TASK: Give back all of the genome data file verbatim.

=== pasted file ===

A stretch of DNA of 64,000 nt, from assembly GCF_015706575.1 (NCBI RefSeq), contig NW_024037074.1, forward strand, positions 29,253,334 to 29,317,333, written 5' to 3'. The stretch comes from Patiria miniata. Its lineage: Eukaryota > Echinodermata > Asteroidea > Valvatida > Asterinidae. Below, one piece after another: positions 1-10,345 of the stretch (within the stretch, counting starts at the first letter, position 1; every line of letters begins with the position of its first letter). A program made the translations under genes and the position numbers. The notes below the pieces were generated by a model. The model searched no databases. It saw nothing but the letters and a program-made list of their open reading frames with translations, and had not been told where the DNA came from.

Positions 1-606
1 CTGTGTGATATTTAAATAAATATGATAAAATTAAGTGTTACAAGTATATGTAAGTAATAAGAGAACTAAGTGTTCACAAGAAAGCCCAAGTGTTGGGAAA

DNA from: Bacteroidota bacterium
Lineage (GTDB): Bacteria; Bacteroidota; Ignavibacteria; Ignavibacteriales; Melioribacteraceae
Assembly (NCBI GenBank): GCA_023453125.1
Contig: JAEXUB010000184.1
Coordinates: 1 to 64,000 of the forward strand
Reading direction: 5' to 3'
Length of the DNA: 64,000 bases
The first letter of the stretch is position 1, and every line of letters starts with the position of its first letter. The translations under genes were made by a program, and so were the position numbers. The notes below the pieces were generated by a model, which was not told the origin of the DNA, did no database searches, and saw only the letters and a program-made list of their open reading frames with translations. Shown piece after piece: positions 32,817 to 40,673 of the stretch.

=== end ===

A stretch of DNA of 64,000 nt, from assembly GCF_015706575.1 (NCBI RefSeq), contig NW_024037074.1, forward strand, positions 29,253,334 to 29,317,333, written 5' to 3'. The stretch comes from Patiria miniata. Its lineage: Eukaryota > Echinodermata > Asteroidea > Valvatida > Asterinidae. Below, one piece after another: positions 1-10,345 of the stretch (within the stretch, counting starts at the first letter, position 1; every line of letters begins with the position of its first letter). A program made the translations under genes and the position numbers. The notes below the pieces were generated by a model. The model searched no databases. It saw nothing but the letters and a program-made list of their open reading frames with translations, and had not been told where the DNA came from.

Positions 1-606
1 CTGTGTGATATTTAAATAAATATGATAAAATTAAGTGTTACAAGTATATGTAAGTAATAAGAGAACTAAGTGTTCACAAGAAAGCCCAAGTGTTGGGAAA

DNA from: Bacteroidota bacterium
Lineage (GTDB): Bacteria; Bacteroidota; Ignavibacteria; Ignavibacteriales; Melioribacteraceae
Assembly (NCBI GenBank): GCA_023453125.1
Contig: JAEXUB010000184.1
Coordinates: 1 to 64,000 of the forward strand
Reading direction: 5' to 3'
Length of the DNA: 64,000 bases
The first letter of the stretch is position 1, and every line of letters starts with the position of its first letter. The translations under genes were made by a program, and so were the position numbers. The notes below the pieces were generated by a model, which was not told the origin of the DNA, did no database searches, and saw only the letters and a program-made list of their open reading frames with translations. Shown piece after piece: positions 32,817 to 40,673 of the stretch.